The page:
Revised Draft of ‘Fixing the Senate’

We’ve posted a revised draft of Fixing the Senate: A User’s Guide to SSRN. Comments are welcomed.

Here, again, is the abstract:

The Senate is the most undemocratic part of the U.S. Constitution – worse even than the Electoral College, although the two are related, and some versions of fixing the Senate would ameliorate the Electoral College also. Unfortunately, each state’s “equal Suffrage” in the Senate is protected by a unique constitutional entrenchment clause. The Entrenchment Clause creates a genuine bar to reform, but that bar is not insurmountable. We argue first that the constitutional proscription on abolishing the Senate has been overstated, but that in any case there are constitutional reform options that range from abolishing the Senate to various degrees of disempowering it. We then argue that there are several promising reforms that could move in the direction of democratizing the Senate without constitutional amendment. In particular: admitting new states, breaking up the largest states, and a new Constitutional Convention. This paper canvasses benefits, costs, effectiveness, and likely feasibility of each of these methods by which one might seek to make the Senate more representative despite the entrenchment clause. Several of the proposals create an opportunity for Supreme Court review and perhaps obstruction, raising questions about the relationship between Senate reform and Supreme Court reform.

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14 Responses to Revised Draft of ‘Fixing the Senate’

  1. Eric says:

    Isn’t the entire point of the Senate a mini check and balance on the legislative power to prevent tyranny of the majority?

  2. In my view, the job of preventing the tyranny of the majority is primarily shouldered by the bill of rights.

    As explained in detail in the paper, to whatever extent the Senate may have been designed to prevent majority rule in the sense of domination by big states, the justifications for using it that way are much much weaker today. Plus, representational imbalance and blocking pathologies of the Senate are so much worse today than ever before, that it really cannot now be justified on those grounds.

    • Eric says:

      Perhaps we should just have one world government.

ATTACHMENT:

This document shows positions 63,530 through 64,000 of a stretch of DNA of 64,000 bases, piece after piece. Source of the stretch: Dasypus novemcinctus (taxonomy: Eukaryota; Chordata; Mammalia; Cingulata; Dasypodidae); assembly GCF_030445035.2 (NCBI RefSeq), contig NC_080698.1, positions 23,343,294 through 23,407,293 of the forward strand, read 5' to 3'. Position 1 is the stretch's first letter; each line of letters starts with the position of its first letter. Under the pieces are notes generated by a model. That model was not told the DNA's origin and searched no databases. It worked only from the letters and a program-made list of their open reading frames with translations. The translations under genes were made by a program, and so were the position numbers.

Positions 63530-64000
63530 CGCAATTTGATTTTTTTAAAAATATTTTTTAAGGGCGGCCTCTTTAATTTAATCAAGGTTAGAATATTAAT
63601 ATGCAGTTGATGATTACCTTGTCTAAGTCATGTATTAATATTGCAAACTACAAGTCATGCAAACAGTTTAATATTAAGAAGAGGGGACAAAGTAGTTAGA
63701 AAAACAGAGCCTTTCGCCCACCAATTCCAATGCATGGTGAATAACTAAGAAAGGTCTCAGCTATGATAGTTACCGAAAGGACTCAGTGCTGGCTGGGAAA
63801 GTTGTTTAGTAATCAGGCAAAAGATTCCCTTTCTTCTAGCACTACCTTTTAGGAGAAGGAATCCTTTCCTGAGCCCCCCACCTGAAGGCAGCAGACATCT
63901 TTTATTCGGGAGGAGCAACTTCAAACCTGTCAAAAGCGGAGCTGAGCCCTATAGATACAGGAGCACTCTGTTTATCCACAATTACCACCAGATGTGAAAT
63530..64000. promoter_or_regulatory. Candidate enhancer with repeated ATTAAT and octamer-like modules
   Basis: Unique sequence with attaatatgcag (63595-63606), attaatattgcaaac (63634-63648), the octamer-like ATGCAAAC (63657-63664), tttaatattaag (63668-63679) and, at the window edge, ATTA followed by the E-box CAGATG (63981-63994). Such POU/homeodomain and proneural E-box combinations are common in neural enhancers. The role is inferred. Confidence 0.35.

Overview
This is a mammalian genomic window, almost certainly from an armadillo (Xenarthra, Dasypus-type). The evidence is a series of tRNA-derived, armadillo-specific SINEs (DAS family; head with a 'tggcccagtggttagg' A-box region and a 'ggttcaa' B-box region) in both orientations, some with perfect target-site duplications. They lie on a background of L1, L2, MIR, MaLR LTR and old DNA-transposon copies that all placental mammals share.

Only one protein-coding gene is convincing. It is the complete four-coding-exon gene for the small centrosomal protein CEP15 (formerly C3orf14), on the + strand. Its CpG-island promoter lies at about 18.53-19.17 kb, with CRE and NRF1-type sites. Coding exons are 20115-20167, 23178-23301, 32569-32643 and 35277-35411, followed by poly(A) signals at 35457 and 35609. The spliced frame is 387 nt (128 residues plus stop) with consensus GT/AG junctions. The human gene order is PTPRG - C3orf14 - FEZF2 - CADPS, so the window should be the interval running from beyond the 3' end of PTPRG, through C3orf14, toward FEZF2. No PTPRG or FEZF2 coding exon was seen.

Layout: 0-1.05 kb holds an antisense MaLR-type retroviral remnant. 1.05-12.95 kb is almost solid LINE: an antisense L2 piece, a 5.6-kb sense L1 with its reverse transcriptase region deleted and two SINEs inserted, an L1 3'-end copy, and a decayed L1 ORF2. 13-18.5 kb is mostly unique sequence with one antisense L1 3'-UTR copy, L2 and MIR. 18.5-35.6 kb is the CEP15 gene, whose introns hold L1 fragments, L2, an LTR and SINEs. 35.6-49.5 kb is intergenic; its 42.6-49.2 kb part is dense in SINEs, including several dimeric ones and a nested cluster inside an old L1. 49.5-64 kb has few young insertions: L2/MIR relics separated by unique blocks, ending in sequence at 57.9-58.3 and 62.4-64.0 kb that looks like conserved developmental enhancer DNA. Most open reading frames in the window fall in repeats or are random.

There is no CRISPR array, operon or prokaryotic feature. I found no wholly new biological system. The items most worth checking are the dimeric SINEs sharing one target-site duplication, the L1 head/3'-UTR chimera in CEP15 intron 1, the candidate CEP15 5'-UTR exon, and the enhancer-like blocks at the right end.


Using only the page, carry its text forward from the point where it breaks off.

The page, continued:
That will fix everything (other than having somewhere to go if you don’t like it).

    • Vic says:

      As a serious comment, if you really think the purpose of the Senate was to prevent majority rule, you really have no understanding at all on the matter, and no appreciation at all of the import of the Federalist/Anti-Federalist question. I don’t care that you found some source (you likely did) to say that, it’s simply a misunderstanding of what was going on in the 18th century. You can’t look at history solely through 21st century eyes and expect it ends there. I’d say more, but you only want comments that agree with you, so…

      As to your laughable comment about the Bill of Rights, I have no idea what you are thinking there.

      • The issue for democracy is not the existence of a Senate but how its members are chosen and to what extent representation is population based. The Connecticut Compromise accepted undemocratic weighing because small states feared domination by big ones and would not agree to the new constitution without protection. Ratios are much worse today, with dire consequences. No decent democratic theory can except a body so malapportioned as today’s Senate.

        That the federalists feared the ‘passions’ of the people is not controversial. A theme of the federalist papers is how to have a republic with the right amount, but not too much, popular control. Modern ideas are different; for example we no longer tolerate a property requirement to vote as some states still had at the time the constitution was adopted.

        Enough already. Read. The. Paper. Otherwise I’m now done responding to this nonsense, even when it contains falsehoods. (You might try toning down the abuse too.)

        • Vic says:

          But see your premise is that, ideally, the Senate must be popularly apportioned. Your paper approaches the ideas from that point of view. You presume a “proper” situation, then address ways to get to that presumed point.

          My point is that all of this is incorrect since it presumes that the 17th Amendment was both correct and aimed at some semblance of popular representation. That it was aimed at fixing the problem of making the Senate more Democratic. It was NOT. Any more that the original Senate scheme was. THAT is the problem with your argument, you are assuming that the problem is unintentional, that the drafters of the 17th missed something, and it needs to be addressed by a correction more toward what you presume was intended, but not achieved. The 17th threw the baby out with the bath water.

          It simply makes no sense at all to have a popular representative House AND Senate. They become redundant to each other (barring some individually assigned Constitutional duties). The reason you are bothered by the modern Senate is simply because it DOESN’T make any real Constitutional sense any more. You should be bothered by it. But the better solution, and the only one which retains the very point of having a Senate in the first place, IMO, is not to make the problem worse, by making it effectively a second House, but by putting it back in the position it should have been in Constitutionally.